1863 Venial sin weakens charity; it manifests a disordered affection for created goods; it impedes the soul's progress in the exercise of the virtues and the practice of the moral good; it merits temporal punishment. Deliberate and unrepented venial sin disposes us little by little to commit mortal sin. However venial sin does not break the covenant with God. With God's grace it is humanly reparable. "Venial sin does not deprive the sinner of sanctifying grace, friendship with God, charity, and consequently eternal happiness."134

Mortal sin requires the sacrament of penance and reconcilitation---aka Confession. Venial sins we confess each Mass.

The Catholic Church does not treat all types of sin as equal by any means. But then, neither does God.

Bill,The logic you a... (Below threshold)
STaylor:

Bill,
The logic you are trying to use falls apart on its self and seems contradictory and at first glance a little crazy. Are you trying to imply that an unborn baby CANNOT be considered innocent of all things? Or are you trying to say that since the Catholic Church holds original sin to exist it must therefore advocate abortions because the 'little bastards had it coming to them'?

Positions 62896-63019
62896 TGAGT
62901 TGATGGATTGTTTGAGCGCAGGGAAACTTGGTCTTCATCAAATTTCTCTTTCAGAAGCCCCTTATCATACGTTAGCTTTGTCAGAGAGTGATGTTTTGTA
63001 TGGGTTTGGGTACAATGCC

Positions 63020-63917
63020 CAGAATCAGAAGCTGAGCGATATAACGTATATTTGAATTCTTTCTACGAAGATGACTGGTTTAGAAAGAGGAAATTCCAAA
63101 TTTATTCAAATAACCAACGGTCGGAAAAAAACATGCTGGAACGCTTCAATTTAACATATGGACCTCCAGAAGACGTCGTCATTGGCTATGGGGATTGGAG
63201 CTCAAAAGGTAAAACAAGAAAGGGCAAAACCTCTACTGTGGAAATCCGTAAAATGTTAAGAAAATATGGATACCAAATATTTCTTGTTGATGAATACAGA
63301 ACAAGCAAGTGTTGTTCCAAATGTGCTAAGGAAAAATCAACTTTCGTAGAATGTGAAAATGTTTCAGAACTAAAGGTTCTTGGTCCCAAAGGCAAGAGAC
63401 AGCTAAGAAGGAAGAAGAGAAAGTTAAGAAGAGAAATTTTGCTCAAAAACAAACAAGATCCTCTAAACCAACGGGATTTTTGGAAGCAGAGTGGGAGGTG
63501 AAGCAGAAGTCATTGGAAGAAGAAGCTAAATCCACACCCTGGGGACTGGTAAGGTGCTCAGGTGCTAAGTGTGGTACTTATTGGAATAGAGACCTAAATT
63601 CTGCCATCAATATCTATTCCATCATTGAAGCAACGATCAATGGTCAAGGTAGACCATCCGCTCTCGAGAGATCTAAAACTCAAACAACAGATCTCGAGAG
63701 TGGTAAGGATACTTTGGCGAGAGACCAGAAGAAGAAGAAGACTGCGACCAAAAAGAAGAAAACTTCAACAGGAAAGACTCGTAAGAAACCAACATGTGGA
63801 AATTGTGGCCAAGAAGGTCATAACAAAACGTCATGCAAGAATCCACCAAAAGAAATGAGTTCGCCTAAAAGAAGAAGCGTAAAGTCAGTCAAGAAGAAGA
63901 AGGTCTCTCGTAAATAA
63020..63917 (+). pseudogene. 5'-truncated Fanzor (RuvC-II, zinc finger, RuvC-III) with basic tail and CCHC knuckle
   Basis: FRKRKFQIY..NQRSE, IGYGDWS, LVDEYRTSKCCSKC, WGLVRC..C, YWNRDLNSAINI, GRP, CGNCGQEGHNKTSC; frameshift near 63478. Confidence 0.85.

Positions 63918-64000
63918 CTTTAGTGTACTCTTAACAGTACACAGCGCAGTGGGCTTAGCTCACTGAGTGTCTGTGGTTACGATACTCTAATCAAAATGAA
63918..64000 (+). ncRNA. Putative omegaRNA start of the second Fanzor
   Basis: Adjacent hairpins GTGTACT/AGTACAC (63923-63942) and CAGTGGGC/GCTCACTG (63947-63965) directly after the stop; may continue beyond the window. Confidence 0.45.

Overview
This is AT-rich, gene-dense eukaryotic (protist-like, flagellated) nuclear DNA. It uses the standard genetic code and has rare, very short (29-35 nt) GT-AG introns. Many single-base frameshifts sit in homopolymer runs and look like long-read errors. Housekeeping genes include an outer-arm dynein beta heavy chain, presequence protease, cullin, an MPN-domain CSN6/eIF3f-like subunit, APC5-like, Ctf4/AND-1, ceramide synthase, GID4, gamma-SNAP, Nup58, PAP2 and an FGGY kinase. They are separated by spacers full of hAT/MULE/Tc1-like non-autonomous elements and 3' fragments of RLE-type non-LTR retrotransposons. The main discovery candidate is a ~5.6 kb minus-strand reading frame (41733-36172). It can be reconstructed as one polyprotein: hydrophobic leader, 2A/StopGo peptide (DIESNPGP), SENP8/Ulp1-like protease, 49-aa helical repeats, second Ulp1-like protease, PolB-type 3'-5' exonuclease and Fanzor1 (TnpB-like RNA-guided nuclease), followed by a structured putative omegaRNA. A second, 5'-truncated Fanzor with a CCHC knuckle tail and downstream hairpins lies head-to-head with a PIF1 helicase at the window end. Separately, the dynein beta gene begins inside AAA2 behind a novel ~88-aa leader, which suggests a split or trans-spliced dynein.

You say that the death of an adult should be no different than that of an unborn and that all life is sacred. But what if that adult is Ted Bundy? Or what if it is a person who selflessly helped others their entire life? Should we say that Ted Bundy's life is just as sacred as anybody else's? But the important thing is that each and every adult has had their chance to make choices for good or for evil. An aborted baby never gets that chance.
You say that an unborn baby has original sin and thus cannot be innocent in the eyes of the Church. But under that logic if one is concerned for that salvation of souls they should be even more against abortion as an aborted baby does not have the chance to be babtized and remove that original sin.
In the end an aborted baby is a soul that had no chance to prove its worth in the world or embrace life because of the (usually) selfish actions of another.

Perhaps you should recuse y... (Below threshold)
Trump:

Perhaps you should recuse yourself from commenting on any catholic-based stories

in general: since one cann... (Below threshold)
ShyAsrai:

in general: since one cannot 'know' in the absolute sense, it only makes sense for one to err on the side of life (even if - especially if - one rejects religion-based prohibitions)

i would gladly trade capital punishment for an end to abortion.